THE Department of Agriculture said that it is planning to suspend the importation of round scad, or “galunggong,” as the fishing season for the species opens.
“Open season na ng isda ngayon [It’s the open season for the fish now]. In fact, we’re intending to suspend the importation kasi sagana na yung isda [because the domestic supply is ample],” Agriculture Secretary Emmanuel F. Piñol told reporters recently.
When asked when the suspension will be implemented he said, “Baka pagbalik ko, after the Holy Week (Possibly when I return from the Holy Week holidays).”
Bureau of Fisheries and Aquatic Resources (BFAR) National Director Eduardo B. Gongona told BusinessWorld in a text message: “Since last year we have allowed the importation of about 117,000 metric tons of fish. Primarily round scad for the wet markets. About 17,000 metric tons ordered in the last quarter of 2018 were delivered. The 100,000 additional (has been) allocated to qualified importers.”
In terms of local production, he said he has no final information yet, though the prospects are positive. “There is more local fish production, so suspension of fish importation may happen. It depends on the suspension. For now we are not issuing any more import permits,” he said.
Early this year, the BFAR called for the protection of municipal waters to help the regeneration of the round scad fishery.
Fisheries output declined 1.13% by value in 2018, narrowing from the previous year’s 1.73% fall.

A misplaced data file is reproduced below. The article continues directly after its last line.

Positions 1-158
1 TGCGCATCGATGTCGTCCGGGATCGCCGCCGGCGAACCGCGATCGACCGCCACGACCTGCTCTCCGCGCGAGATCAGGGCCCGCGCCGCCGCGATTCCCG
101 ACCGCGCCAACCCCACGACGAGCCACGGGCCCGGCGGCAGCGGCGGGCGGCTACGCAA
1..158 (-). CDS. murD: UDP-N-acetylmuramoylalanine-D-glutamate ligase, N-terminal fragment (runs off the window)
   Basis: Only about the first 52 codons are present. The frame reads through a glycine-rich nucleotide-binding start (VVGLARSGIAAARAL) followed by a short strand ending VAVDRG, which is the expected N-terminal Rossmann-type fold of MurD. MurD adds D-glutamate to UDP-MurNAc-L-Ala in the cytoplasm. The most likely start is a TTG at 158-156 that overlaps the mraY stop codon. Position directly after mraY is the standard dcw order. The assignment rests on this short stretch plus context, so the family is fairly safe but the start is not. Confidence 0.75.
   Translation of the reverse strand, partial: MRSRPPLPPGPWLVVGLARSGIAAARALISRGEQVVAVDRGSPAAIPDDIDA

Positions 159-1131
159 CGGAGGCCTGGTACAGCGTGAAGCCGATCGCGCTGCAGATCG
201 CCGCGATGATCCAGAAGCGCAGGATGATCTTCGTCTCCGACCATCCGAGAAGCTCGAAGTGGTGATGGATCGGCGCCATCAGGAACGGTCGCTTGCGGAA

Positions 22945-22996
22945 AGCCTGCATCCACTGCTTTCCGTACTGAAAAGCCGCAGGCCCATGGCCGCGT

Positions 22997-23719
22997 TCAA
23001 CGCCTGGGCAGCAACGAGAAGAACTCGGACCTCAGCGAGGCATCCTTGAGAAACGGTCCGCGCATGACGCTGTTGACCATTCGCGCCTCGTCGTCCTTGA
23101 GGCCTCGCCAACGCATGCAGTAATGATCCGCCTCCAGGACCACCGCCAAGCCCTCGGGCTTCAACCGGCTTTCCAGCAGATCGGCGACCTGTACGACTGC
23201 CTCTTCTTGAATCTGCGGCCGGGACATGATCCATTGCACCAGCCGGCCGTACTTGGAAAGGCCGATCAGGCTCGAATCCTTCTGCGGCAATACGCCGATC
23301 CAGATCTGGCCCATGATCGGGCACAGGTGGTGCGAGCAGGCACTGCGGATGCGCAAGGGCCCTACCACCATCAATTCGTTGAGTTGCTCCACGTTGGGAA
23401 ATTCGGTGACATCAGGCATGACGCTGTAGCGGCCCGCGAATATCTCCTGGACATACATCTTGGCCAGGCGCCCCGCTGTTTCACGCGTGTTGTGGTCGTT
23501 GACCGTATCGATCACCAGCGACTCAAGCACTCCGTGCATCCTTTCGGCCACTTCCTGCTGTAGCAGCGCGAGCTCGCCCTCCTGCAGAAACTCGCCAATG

In August, ahead of the closing of the fishing season, the DA and the fisheries industry agreed to a plan to import round scad, a major source of protein for low-income Filipinos and a possible driver of inflation if supply is short.
Mr. Piñol later amended the administrative order permitting the imports, allowing their direct sale to wet markets. The original order allocated the imports to food processors.
According to the Philippine Statistics Authority (PSA), fisheries production volume in 2018 was 4.35 million metric tons (MMT), up 0.92% year on year.
Round scad production fell 8.15% year on year. Milkfish, or bangs, fell 3.9%; yellowfin tuna fell 11.91%; and tiger prawn fell 2.76%. On the other hand, production of seaweed, skipjack, and tilapia rose 4.45%, 4.33%, and 3.25%, respectively. — Vincent Mariel P. Galang